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New York State real estate laws provide little, if any, protection to commercial tenants. The law holds that the commercial lease terms govern heating, cooling and other utility issues. The lack of sufficient heating is an issue of breach of the lease and the remedies available under the lease. Your lease may have a specific heating requirement, but it sounds like it does not. If there is not minimum requirement then the issues becomes if the lack of sufficient heat, 60 degrees, is a material breach of the lease. Unfortunately, that issue, if the landlord refuses, would be one that a judge would have to decide.
You should, put all these complaints in writing in a formal letter to the landlord and demand that the defects be cured as per the lease. Try to tie the lack of heat to a specific clause in the lease if possible. (Commercial leases are not subject to the same requirements to provide heat during the winter and "implied warranties of habitability" as residential leases, you can probably make some general claims that the landlord is responsible for heat, and maintenance, and a catchall legal defense that the lack of adequate heat is a breach of your “quiet enjoyment" of the premises, and your use is impaired by the landlord's negligent or willful failure to maintain adequate heat. Send the letter to the landlord certified mail, return receipt requested or some other form or trackable delivery.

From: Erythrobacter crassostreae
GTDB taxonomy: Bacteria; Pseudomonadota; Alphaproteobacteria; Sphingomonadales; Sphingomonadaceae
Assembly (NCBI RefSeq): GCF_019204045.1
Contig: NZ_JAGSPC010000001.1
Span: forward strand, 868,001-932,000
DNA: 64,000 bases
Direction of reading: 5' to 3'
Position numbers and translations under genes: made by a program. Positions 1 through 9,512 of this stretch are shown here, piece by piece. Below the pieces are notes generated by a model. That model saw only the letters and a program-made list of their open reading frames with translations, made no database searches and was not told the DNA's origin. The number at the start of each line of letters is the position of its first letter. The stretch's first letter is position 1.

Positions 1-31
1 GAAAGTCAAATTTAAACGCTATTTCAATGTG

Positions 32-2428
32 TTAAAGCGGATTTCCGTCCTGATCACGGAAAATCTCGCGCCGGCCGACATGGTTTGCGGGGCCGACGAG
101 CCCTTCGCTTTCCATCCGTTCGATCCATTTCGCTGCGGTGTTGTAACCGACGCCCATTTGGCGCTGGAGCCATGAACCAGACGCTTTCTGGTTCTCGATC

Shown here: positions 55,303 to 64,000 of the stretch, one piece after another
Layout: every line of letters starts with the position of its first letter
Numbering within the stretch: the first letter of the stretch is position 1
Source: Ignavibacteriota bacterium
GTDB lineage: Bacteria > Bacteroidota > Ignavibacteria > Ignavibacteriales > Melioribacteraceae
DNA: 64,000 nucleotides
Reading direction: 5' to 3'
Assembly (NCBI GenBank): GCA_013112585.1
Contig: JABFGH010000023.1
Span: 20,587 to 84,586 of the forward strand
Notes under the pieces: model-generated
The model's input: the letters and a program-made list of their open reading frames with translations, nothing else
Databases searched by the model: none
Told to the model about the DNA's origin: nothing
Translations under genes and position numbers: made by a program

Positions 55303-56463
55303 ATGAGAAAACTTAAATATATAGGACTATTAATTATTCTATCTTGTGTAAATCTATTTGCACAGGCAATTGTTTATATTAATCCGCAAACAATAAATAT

If you assert those defenses in the letter, and the landlord still refuses to increase the heat you will have no option but to bring the landlord to court for the breach of the lease claims I outlined above.
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